About 25,000 further education lecturers at 220 colleges around Britain are set to strike on 2 and 3 May over pay.
The lecturers were set to take action in November of last year when Natfhe union members voted by 71 percent for strike action.
But strikes were then suspended for talks.
An offer of 1.5 percent was made by the employers, the Association of Colleges, during initial pay talks on 21 March. This fell well short of the 7 percent that Natfhe has asked for and was rejected by all six unions involved.
The union has said that the two-day strike may mean colleges are closed for most of the week if the planned united union action on pensions also goes ahead.
Natfhe still remains in dispute over last year’s pay offer of 2.8 percent—a deal that has yet to be implemented in 43 percent of colleges.
Barry Lovejoy, Natfhe’s head of colleges, said, “The strikes we have announced will be the start of a programme of escalating industrial action up to and including indefinite strike action.”
Higher education action continueds
Higher education lecturers are continuing their action over pay this week after rejecting a pay offer of 6 percent over two years.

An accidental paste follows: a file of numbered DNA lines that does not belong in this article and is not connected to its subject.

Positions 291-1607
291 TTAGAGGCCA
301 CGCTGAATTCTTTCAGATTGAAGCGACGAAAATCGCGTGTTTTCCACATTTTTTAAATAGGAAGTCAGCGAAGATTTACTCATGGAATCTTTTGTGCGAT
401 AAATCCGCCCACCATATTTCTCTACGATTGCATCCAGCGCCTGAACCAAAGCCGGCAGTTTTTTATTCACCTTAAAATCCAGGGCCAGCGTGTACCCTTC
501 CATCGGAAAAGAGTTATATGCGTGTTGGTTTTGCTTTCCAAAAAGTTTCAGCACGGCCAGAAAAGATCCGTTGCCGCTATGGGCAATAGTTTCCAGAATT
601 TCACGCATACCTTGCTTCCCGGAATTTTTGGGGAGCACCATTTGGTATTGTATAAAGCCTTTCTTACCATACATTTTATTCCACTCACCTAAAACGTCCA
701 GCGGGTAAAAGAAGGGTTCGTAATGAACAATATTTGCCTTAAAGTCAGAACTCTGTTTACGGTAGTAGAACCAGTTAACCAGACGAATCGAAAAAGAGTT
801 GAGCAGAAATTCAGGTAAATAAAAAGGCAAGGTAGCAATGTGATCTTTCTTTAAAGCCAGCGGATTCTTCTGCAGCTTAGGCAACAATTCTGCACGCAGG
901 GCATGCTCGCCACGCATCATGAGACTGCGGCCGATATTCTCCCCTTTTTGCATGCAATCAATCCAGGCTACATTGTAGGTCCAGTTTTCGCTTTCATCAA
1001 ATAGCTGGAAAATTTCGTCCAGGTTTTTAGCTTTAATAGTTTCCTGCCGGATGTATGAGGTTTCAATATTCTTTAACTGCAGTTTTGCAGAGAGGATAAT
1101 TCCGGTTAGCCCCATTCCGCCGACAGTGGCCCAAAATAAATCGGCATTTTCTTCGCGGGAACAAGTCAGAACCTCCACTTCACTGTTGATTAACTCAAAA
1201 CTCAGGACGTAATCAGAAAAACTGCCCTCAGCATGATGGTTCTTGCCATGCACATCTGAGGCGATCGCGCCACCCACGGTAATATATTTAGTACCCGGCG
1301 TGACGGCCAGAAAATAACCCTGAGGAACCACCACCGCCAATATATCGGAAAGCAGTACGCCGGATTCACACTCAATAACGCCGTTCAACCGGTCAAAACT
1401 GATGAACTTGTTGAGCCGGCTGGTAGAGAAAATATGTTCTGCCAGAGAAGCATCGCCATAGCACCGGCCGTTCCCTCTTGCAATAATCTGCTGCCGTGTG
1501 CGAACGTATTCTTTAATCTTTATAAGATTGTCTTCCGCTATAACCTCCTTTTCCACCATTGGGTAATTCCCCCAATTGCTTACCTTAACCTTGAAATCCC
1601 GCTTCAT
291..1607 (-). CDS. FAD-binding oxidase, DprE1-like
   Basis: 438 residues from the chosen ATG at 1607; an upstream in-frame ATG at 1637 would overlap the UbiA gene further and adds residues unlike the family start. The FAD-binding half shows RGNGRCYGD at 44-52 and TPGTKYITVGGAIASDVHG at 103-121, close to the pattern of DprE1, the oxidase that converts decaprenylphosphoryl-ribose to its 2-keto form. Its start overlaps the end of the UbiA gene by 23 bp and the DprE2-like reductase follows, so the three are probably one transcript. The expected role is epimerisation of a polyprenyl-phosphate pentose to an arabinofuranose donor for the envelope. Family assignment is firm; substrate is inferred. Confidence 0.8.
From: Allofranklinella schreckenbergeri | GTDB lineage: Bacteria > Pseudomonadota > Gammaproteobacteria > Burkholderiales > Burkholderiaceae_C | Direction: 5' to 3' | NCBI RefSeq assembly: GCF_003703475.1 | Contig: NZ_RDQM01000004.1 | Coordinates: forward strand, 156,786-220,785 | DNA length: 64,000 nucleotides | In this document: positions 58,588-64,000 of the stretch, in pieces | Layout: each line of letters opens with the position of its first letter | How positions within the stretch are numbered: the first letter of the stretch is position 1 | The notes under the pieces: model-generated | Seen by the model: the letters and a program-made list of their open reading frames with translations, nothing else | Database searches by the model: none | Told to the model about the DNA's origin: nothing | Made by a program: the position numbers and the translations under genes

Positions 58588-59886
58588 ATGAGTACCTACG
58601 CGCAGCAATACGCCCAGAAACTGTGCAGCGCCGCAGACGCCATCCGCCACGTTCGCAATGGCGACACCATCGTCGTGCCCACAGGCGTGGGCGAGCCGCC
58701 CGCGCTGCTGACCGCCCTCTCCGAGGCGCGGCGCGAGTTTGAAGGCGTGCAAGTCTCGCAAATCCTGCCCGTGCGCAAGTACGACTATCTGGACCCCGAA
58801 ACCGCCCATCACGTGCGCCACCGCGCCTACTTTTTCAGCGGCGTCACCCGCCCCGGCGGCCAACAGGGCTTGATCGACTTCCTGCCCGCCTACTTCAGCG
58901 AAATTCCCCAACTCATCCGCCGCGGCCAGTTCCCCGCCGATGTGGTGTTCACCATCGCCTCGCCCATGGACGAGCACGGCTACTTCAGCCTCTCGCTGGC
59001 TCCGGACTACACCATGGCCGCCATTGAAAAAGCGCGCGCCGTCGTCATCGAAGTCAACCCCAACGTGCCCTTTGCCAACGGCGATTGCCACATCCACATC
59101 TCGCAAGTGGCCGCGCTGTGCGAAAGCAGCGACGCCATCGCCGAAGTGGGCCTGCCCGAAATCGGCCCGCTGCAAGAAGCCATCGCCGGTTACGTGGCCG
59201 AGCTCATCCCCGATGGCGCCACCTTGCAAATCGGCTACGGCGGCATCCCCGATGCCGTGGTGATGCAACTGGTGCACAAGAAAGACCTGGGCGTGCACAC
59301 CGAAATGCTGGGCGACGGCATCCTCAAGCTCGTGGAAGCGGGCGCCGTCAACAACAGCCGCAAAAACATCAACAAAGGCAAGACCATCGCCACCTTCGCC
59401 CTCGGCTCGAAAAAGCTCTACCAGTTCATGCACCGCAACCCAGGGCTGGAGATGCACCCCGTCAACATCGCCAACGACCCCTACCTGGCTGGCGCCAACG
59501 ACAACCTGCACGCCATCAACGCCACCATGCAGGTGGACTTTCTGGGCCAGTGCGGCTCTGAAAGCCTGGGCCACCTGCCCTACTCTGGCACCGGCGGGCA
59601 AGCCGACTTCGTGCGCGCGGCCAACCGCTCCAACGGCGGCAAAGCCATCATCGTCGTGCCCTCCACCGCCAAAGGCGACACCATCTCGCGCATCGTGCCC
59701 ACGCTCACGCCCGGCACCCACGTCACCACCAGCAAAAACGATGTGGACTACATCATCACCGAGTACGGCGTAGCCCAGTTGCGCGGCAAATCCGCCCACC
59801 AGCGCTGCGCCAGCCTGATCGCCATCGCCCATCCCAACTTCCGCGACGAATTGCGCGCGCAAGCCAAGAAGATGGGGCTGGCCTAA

The AUT and Natfhe lecturers’ unions, as well as the three other unions involved in the dispute, had been due to meet the employers’ organisation UCEA on Tuesday of last week. But the AUT and Natfhe were excluded from the talks for refusing to suspend their industrial action.
A Natfhe member from Bolton university told Socialist Worker, “The action at the university is solid.
“People thought the pay offer was ridiculous.
“No one is wavering. The action has started to hit the students. They would be getting essay grades now and there has been some grumbling, but the student union supports the action.”
Both the unions have had surges in membership with over 1,300 new members joining the AUT and over 1,000 joining Natfhe since the dispute began.
Job cuts in Bolton
Governors at Bolton Community College are set to cut up to 50 members of teaching staff at the college, including 29 full time positions.
Staff at the college demonstrated on Wednesday of last week (pictured), to voice their opposition to plans which will see vital courses cut in September.
What action to take next was being discussed as Socialist Worker went to press.